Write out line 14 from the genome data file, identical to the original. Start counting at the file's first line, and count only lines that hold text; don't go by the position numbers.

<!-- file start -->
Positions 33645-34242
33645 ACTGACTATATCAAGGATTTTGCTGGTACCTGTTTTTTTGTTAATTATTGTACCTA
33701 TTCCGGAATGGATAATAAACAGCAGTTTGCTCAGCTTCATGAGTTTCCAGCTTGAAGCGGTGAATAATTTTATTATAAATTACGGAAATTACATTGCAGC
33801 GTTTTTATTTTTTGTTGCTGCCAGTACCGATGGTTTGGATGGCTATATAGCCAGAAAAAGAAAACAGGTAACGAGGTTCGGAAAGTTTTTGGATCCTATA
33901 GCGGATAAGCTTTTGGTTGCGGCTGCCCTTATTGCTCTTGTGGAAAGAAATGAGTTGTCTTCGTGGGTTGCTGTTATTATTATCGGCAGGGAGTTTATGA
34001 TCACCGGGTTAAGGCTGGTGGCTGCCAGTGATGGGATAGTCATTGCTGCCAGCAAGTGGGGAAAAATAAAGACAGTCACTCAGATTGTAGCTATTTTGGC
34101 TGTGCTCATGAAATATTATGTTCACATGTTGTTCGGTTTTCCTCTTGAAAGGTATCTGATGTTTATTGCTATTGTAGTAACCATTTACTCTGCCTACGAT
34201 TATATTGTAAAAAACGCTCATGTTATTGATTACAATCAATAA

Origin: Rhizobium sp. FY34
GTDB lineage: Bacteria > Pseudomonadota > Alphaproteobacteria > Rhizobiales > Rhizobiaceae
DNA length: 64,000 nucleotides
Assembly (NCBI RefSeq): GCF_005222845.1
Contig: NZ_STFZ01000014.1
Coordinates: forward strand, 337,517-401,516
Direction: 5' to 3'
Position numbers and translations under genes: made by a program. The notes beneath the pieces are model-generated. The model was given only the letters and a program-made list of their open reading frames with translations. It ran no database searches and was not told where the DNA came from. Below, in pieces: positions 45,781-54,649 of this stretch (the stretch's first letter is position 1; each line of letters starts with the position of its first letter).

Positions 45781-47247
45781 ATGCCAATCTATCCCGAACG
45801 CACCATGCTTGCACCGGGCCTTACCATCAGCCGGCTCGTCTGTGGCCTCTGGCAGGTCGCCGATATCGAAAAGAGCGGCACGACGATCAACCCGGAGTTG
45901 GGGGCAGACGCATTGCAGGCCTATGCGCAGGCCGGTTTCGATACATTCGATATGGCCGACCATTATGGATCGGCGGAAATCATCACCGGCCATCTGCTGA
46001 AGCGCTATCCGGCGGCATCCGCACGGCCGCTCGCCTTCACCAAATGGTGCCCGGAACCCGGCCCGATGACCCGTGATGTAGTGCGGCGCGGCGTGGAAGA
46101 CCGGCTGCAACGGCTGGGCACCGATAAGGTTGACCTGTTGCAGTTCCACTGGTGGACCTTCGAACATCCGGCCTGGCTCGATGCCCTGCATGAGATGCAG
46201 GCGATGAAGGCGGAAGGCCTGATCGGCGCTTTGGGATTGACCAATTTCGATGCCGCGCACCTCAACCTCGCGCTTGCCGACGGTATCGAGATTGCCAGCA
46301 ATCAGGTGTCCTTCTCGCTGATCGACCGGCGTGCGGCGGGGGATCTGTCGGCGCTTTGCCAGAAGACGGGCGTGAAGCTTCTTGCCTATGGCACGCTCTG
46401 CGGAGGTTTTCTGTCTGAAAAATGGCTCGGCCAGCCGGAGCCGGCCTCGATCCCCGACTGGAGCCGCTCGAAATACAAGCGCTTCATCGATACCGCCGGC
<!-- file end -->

Coordinates: forward strand, 337,517-401,516